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Medal of Honour

Medal of Honour

When nations, communities and most especially people are under threat, Nurses invariably are among the first to answer the call and come to the fore. Literally it is a profession born out of conflict and putting the wellbeing of the most vulnerable unquestionably first. 

Humans have always needed the help and healing powers from special people with special skills.  It was not until the 19th Century, however, that the profession of nursing shone through thanks to the passion, commitment and leadership of one Florence Nightingale. 

In 1854, under the authorization of Sidney Herbert, the British Secretary of War, Florence Nightingale brought a team of 38 volunteer nurses to care for the British soldiers fighting in the Crimean War.  Like many conflicts it involved several countries focussed on trying to limit the threat of Russian expansion into Europe.  Nightingale and her charges arrived at the military Barrack Hospital in Scutari, Turkey.  Rather than being a place of peace and recovery it was a hell hole of epic proportions.  The battle wounds themselves were horrific but the lack of sanitation was an even greater enemy.  Ten times more soldiers were dying of diseases such as typhus, typhoid, cholera, and dysentery than from the conflict.

Rather than playing everything ‘by the book’ her accomplishments during the disastrous years the British army experienced in the Crimea were largely the result of her concern with sanitation and its relation to mortality. Her ability to lead, organise and get things done saved lives as well as creating waves.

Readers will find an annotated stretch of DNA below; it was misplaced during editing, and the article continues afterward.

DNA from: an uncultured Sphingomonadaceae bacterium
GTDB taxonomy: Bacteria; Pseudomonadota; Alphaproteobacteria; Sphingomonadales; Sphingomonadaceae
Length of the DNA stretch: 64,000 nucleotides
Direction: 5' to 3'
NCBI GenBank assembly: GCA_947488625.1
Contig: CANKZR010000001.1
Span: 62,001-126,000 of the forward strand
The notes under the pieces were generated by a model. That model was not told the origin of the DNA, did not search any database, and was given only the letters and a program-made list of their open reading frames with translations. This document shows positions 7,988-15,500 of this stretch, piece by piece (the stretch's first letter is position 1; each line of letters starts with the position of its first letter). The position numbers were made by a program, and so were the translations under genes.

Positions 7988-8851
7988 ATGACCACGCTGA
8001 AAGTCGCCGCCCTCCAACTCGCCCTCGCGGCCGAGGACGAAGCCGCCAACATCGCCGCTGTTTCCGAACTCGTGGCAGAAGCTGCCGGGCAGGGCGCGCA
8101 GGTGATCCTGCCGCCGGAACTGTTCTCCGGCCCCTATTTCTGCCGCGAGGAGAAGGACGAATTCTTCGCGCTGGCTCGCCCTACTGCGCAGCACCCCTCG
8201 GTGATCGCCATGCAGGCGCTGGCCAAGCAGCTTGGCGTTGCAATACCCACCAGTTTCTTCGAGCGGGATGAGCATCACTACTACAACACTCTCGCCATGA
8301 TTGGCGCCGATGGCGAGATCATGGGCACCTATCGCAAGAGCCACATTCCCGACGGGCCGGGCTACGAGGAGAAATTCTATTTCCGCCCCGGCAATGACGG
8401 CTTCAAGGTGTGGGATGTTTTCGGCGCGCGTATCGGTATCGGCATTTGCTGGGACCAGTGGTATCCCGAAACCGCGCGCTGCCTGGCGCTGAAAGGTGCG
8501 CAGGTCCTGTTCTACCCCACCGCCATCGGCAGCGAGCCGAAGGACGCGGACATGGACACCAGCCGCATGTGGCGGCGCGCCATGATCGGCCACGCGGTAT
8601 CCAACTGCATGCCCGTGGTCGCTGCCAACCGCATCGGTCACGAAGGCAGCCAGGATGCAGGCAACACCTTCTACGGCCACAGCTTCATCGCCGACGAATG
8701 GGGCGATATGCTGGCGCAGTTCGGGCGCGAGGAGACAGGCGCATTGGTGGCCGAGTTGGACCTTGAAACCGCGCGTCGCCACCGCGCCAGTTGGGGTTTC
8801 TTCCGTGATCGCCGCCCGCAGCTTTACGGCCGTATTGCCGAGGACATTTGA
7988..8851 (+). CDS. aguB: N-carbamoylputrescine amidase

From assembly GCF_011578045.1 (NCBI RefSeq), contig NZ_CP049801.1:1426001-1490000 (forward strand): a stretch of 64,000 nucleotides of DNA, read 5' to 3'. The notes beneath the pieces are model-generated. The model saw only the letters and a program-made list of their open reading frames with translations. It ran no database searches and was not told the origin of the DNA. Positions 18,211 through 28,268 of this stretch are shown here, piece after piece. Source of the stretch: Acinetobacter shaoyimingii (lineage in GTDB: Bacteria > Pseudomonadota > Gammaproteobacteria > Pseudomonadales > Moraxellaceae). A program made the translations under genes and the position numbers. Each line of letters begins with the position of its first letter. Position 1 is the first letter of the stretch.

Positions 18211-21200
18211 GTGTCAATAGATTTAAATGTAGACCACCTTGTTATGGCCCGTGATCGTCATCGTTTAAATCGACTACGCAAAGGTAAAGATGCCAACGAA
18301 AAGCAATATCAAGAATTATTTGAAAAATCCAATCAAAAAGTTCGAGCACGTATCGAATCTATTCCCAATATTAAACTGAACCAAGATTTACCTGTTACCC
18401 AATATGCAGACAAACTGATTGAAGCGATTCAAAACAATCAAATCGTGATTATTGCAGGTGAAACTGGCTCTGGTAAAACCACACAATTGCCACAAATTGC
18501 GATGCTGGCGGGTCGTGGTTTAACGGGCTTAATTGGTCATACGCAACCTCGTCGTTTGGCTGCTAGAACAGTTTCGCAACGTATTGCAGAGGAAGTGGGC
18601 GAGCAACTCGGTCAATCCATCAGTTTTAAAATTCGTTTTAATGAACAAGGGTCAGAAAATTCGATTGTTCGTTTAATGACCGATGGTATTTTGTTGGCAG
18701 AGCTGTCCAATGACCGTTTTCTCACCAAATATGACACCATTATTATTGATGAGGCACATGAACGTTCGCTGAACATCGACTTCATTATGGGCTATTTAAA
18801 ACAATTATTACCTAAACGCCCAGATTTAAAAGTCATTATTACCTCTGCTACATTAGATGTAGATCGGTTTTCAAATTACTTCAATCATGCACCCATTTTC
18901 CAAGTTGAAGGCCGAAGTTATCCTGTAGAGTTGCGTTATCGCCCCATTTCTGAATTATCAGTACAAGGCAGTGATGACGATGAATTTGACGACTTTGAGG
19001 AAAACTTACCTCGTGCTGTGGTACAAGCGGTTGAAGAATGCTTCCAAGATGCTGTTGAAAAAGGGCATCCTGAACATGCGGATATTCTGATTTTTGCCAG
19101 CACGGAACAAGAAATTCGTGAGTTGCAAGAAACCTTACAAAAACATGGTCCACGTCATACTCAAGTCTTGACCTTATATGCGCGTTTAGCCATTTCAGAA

She fought with those military officers that she considered incompetent; they, in turn, considered her unfeminine and a nuisance. She worked endlessly to care for the soldiers themselves, making her rounds during the night after the medical officers had retired. She thus gained the name of “the Lady with the Lamp,” and set the standards of excellence that are part of the nursing profession. 

Another conflict of a different kind, but with truly global implications, has brought the importance of Nurses into focus once again. At the start of the new decade in 2020 the first death—a man in Wuhan China—was  reported on January 11th.  By January 20th reports from around the world indicated that an outbreak of pandemic proportions loomed on the horizon. The fight against Covid-19 was underway. 

 

New Zealand Nurses have been at the forefront of care and unselfish sacrifice.  A New Zealand nurse from Invercargill is credited as being one of a team who saved the UK Prime Minister Boris Johnson’s life.  Nurses have brought comfort to those afflicted with the virus and have been those holding beside vigils for the people who died from Covid-19. 

In other countries Nurses have had to battle other forces to ensure they never lose sight of what matters in their profession. Including people hell bent on trying to thwart their efforts. 

The Selwyn Foundation salutes Nurses—locally to globally—and particularly those in our ‘family’ who are leading, and serving, by example. 

May 12th, coinciding with Florence Nightingale’s 200th birthday, is a highlight in what has been designated  the International Year of the Nurse and the Midwife. In many countries, including New Zealand, it marks a week of commemoration for the nursing profession. A chance to wear your Nursing Medal with pride.  Plus be recognised for the heroic, and often unsung, work performed.